“Two themes that I really saw this year were people fixated on value, but not just low prices, getting value in something that you can't get anywhere else... We started to see a bit of that in the third quarter as well. So, while trends may have been down overall, I still think there's a lot of retailers, particularly those who pivoted and adjusted to the way consumers are behaving, [to have] a lot of reasons for optimism.”
2024 is set to be a big year for retail M&A
Retailers are looking for mergers and acquisitions (M&A) deals to better serve specific consumer bases, as a number of macro trends have changed how and where consumers shop, Hottovy said. “2024 is going to go down as a record year for M&A in the grocery space,” as deals like the merger of Albertsons and Kroger is set to close in the new year, he added.
He continued, “I do think we're going to continue to see a lot of activity in this space and really there's a couple of reasons for it. One is that with rising interest rates, [retailers] are looking to maximize the return on their stores, and I think a lot of ways that we see that is by consolidating and creating economies of scale with those partnerships and those acquisitions.”
Retailers are also changing how they layout stores and opening new stores to attract consumers, he said. For instance, "Meijer in Michigan is going after some of the higher income segments by going into a smaller format store," he added.
Consumer migration patterns are also factoring into retailer M&A deals, Hottovy noted. Consumers moved from urban centers to suburban and rural communities during the pandemic, but recently, those trends have started to reverse, he added.
“As with such a movement of people and population growth, I think all of a sudden the addressable market in some of these areas have dramatically changed. So, I think this was a big motivation between Aldi's acquisition of Winn Dixie, the opportunity to go after the South and Southeast market where we did see such a minor migration push."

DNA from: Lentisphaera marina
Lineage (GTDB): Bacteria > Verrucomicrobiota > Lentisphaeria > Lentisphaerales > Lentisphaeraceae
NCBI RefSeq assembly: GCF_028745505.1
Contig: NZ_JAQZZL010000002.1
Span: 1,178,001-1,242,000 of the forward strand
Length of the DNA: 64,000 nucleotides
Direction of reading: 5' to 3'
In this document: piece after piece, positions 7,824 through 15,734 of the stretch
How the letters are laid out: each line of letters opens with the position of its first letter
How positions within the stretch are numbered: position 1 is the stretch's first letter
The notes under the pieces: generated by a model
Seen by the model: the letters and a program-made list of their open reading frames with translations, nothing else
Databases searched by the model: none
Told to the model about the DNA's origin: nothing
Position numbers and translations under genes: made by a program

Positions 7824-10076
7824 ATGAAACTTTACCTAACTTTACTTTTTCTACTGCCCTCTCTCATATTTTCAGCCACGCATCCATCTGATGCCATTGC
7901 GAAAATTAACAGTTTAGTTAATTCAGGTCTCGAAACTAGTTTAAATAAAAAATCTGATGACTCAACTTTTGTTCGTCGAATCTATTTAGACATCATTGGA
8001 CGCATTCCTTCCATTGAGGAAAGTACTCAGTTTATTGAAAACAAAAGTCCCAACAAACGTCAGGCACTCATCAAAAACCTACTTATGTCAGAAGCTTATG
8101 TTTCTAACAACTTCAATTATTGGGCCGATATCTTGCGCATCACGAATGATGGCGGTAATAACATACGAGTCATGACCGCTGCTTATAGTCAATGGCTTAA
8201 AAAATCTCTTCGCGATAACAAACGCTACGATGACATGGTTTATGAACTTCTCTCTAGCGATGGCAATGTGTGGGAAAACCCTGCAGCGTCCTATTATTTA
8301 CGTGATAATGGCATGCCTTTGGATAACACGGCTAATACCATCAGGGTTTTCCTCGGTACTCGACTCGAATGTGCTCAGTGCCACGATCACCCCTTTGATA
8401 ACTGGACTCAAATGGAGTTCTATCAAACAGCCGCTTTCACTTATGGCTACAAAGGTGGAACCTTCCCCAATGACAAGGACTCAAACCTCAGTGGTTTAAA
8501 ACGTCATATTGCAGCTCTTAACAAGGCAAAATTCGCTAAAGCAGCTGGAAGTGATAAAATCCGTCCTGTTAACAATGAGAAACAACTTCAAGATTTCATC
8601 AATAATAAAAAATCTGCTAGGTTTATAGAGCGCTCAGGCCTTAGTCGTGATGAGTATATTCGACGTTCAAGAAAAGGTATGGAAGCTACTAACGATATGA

Consumers begin to change retail visit habits
While retailers are assessing their M&A strategies, consumers are on the hunt for retailers that provide the most value but not necessarily the cheapest price, Hottovy said. Consumers overall are reducing the number of times they head into stores, with retail visits down 2.8% in Q3 2023, per Placer.ai data.
“I think it's going to be another year of continued focus on value and people looking to stretch their household budgets, particularly in the shorter periods, very event-driven, holiday focus, but I think we're also going to see the periods in between, people finding ways to get more creative with their household budgets.”
Retailers can entice consumers into their stores by providing unique experiences that they might not typically associate with the shopping experience. For example, the Hello Kitty food truck has become a popular pop-up experience with consumers lining up for hours to get items, which provides retailers an opportunity to tap into the hype and attention, Hottovy said.
“These Hello Kitty products that you can get through the pop-up stores, they're unique, they're scarce, [and] people are afraid of missing out on them... They create a lot of buzz, and they drive a lot of visits to the location,” he said. “They've got a draw, and if people are there, they're going to continue to shop in a lot of cases too. So, I think that this is important."